Adherents to this extreme group, many of its religious opponents, and, curiously enough, secular Jews as well, see in Ultra-Orthodoxy the embodiment of “high-degree religiosity,” or, “religiosity par excellence.”
Written By Gideon Aran
The notion of being more religious, or very religious, in the eyes of the Ultra-Orthodox as well as among others, gives the former a unique and authoritative standing.
Most Orthodox Jews–of all types–accept this perception, thereby relegating themselves to a lesser religiosity, a somewhat apologetic view of their own level of observance alongside awe for that of their more religious counterparts, one that relates to the religiosity of the latter as a point of reference for which they yearn and according to which they conduct themselves.
Though criticism of the Ultra-Orthodox on a wide range of issues is not uncommon, their supremacy in the religious realm is indisputable and the admiration they receive from other Jews is undeniable. Even those labeled Modern Jews whose lives are guided by “enlightened” values are ambivalent in their feelings toward the Ultra-Orthodox.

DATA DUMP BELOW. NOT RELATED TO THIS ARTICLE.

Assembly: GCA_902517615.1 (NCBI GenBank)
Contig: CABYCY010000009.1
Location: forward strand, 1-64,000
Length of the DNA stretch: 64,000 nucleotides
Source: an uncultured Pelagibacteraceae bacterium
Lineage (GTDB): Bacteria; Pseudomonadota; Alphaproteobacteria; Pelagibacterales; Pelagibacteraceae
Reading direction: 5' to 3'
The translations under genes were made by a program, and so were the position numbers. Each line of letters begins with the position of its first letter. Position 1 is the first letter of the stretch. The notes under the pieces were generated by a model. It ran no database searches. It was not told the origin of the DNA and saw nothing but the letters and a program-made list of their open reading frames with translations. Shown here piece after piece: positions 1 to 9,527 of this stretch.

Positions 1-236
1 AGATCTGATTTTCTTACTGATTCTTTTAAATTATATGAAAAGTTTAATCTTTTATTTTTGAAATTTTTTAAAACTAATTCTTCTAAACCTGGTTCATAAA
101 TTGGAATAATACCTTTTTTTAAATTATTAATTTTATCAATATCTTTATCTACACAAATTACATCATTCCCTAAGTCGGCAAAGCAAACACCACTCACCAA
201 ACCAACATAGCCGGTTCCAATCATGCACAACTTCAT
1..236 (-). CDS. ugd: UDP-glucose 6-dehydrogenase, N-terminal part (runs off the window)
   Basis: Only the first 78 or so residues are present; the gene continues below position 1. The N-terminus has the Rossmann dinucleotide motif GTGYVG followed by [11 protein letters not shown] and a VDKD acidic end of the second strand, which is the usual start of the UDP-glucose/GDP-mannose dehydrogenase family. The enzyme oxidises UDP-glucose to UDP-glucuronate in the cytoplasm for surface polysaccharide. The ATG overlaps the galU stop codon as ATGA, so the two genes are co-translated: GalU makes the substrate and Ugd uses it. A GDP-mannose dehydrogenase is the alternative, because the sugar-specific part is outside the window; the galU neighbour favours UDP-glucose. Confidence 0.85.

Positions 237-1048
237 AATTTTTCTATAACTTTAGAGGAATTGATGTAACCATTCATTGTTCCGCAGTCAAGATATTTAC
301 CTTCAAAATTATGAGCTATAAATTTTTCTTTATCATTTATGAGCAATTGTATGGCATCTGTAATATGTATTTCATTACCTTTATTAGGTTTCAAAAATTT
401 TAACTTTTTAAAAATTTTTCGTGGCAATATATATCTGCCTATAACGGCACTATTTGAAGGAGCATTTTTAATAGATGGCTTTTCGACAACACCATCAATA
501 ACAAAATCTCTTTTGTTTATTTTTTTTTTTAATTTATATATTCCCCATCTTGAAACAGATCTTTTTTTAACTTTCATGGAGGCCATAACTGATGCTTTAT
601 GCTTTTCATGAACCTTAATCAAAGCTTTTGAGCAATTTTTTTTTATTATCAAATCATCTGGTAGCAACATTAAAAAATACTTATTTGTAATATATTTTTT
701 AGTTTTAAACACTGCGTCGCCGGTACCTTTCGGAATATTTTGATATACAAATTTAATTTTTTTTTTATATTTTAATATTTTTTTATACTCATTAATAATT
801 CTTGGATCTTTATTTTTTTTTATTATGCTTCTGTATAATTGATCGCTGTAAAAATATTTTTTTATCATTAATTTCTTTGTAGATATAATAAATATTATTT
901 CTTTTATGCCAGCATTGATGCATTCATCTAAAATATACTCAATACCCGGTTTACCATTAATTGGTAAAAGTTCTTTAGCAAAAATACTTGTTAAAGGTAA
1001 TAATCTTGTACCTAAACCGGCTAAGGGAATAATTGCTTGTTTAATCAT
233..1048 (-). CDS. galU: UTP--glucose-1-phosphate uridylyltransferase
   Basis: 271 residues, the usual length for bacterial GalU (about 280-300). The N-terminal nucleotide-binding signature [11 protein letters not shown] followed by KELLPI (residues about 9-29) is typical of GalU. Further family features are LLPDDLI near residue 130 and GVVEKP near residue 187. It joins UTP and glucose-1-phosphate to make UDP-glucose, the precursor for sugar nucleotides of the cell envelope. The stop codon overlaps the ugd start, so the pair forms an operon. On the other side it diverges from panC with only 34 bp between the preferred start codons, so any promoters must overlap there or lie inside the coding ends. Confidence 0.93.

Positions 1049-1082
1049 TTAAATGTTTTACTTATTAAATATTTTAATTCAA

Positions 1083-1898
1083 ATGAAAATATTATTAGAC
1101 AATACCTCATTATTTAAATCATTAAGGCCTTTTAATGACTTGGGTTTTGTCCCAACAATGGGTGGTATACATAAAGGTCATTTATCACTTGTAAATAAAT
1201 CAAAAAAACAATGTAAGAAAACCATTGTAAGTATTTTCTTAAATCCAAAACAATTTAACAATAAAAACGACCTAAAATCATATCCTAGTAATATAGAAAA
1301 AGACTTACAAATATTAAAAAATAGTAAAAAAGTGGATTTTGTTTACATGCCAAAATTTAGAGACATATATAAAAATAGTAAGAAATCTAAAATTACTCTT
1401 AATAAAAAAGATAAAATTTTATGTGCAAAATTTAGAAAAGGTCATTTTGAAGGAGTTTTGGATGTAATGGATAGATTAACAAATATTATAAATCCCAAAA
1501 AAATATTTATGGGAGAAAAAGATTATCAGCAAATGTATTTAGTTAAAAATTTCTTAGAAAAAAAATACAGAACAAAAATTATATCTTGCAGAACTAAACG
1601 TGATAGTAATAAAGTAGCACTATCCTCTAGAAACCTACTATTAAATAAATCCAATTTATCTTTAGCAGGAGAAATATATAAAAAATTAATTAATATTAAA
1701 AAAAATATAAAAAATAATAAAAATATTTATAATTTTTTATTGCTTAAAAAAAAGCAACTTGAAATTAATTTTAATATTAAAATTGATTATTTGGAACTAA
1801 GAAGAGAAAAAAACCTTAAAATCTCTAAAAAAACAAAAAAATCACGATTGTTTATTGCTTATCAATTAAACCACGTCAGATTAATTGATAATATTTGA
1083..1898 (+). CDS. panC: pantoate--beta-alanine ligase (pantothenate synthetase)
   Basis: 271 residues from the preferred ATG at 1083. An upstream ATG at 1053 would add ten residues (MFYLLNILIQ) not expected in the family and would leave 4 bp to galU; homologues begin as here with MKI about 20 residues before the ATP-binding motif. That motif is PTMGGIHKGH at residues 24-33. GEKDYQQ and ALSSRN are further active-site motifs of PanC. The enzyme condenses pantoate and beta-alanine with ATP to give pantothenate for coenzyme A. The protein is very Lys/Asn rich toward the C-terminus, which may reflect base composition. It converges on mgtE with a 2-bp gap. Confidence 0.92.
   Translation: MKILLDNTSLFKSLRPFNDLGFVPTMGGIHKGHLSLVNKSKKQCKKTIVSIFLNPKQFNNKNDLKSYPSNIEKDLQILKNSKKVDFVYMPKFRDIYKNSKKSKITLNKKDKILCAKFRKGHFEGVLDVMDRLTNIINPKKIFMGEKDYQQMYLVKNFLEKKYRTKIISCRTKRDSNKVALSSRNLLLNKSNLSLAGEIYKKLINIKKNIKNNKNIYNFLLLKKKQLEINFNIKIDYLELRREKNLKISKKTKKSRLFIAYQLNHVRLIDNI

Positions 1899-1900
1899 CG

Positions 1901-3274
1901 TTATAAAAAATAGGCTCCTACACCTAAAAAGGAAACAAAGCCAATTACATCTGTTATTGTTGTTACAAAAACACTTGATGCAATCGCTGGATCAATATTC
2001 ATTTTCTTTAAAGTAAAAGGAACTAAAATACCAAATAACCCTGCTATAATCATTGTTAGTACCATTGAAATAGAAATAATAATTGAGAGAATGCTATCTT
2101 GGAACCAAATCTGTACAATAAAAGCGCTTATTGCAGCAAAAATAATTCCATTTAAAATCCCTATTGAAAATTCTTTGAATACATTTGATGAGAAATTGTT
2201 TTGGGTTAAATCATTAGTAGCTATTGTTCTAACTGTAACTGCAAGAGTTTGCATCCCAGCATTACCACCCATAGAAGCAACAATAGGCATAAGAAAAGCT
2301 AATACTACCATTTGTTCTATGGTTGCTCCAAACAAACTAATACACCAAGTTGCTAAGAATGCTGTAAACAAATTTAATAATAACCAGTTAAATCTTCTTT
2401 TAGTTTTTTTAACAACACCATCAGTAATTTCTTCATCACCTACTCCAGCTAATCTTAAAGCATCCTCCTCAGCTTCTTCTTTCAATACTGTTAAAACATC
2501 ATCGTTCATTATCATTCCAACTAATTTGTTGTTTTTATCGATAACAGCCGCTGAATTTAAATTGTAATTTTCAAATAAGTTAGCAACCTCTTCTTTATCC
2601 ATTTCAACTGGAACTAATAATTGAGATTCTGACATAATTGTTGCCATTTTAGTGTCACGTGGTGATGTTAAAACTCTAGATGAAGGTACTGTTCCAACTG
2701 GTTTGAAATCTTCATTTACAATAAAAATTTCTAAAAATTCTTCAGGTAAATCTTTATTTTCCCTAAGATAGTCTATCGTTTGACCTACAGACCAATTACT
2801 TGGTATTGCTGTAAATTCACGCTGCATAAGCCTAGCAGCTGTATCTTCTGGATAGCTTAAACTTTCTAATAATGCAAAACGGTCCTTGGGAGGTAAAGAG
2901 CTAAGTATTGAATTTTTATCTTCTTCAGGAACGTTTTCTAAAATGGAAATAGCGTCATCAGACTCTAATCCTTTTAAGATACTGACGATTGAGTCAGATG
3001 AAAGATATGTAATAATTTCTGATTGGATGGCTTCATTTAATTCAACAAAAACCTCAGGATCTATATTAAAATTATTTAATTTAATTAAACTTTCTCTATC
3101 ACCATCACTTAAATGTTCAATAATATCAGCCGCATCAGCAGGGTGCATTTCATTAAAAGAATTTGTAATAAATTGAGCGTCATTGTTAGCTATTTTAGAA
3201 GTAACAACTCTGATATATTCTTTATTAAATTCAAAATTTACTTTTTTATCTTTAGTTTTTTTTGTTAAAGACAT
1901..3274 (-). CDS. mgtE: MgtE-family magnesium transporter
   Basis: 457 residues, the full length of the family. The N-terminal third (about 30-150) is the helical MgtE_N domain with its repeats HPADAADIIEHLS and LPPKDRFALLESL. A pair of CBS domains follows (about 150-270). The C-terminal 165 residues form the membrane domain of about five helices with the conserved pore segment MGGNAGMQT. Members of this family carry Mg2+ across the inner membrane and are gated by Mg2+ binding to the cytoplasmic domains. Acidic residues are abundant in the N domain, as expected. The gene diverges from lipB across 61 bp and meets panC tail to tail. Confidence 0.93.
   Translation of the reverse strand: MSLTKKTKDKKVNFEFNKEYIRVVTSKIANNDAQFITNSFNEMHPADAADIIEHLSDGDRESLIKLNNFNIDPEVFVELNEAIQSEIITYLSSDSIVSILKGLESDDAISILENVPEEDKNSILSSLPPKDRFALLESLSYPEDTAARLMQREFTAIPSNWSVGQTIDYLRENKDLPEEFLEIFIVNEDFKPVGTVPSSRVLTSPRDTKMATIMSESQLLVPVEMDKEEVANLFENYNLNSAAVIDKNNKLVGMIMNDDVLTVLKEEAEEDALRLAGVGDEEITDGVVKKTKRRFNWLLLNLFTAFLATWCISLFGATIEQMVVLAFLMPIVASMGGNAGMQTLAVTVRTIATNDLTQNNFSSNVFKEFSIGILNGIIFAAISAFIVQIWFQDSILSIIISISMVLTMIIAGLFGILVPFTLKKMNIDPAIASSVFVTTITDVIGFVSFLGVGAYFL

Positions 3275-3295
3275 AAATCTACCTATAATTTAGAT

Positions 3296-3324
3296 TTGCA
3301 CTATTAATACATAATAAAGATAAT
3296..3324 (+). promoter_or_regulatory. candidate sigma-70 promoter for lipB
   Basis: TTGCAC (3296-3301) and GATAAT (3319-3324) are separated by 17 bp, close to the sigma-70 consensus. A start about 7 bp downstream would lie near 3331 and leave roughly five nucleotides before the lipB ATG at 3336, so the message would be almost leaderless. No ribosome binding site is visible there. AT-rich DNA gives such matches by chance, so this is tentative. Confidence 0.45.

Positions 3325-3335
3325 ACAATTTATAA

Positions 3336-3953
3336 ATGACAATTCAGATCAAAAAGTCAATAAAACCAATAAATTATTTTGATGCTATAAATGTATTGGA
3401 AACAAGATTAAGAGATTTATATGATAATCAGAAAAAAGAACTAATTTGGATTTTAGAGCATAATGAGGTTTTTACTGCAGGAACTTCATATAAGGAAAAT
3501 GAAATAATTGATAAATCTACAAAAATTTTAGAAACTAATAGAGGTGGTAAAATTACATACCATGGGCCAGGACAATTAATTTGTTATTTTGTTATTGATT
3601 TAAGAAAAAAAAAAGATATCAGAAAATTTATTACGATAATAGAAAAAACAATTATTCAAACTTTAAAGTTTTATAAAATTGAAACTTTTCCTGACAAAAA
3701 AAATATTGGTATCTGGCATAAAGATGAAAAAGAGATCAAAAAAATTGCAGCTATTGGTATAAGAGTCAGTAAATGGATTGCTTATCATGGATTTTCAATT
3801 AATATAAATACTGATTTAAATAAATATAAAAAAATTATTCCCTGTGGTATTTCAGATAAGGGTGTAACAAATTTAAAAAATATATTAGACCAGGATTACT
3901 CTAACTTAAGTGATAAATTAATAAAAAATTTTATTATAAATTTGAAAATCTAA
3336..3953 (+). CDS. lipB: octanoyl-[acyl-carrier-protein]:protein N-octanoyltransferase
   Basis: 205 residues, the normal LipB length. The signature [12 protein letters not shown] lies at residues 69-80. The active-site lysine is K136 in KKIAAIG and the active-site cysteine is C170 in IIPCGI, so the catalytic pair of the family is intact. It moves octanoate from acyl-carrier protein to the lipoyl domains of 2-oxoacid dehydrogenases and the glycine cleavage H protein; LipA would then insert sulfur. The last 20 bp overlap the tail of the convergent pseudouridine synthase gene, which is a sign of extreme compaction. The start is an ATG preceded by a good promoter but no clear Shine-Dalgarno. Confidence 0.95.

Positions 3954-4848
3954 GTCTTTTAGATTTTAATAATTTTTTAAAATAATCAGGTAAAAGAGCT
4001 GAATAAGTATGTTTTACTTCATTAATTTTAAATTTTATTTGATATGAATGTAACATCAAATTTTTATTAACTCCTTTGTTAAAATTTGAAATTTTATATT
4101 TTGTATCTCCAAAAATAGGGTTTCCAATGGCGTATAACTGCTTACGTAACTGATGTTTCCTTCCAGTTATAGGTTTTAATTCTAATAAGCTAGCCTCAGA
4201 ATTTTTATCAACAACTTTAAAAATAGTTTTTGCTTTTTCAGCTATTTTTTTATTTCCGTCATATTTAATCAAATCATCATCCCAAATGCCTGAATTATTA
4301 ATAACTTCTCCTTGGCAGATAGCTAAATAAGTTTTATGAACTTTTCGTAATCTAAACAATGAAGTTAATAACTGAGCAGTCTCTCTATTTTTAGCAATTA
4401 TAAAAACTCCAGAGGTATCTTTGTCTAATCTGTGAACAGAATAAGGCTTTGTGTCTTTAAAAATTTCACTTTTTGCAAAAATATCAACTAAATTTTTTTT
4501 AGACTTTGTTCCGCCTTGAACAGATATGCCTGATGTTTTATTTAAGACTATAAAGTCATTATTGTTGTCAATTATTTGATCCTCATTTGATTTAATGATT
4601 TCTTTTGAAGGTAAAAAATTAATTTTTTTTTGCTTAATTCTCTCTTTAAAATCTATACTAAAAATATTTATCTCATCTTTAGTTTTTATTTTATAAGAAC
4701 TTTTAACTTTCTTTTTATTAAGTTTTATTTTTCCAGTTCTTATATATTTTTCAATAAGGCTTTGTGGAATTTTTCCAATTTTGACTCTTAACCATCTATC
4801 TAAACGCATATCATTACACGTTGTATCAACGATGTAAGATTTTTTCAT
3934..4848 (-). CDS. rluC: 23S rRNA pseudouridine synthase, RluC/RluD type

When Modern (neo) Orthodox Jews in Israel, especially those who are regarded as maintaining a “feeble” religiosity, wish to embark on a path toward greater religious observance, they essentially are on a journey to becoming Ultra-Orthodox. This phenomenon is known as hitchazkut (strengthening).
Taken from “On Religiosity and Super-Religiosity: Measures of Radical Religion”, By Prof. Gideon Aran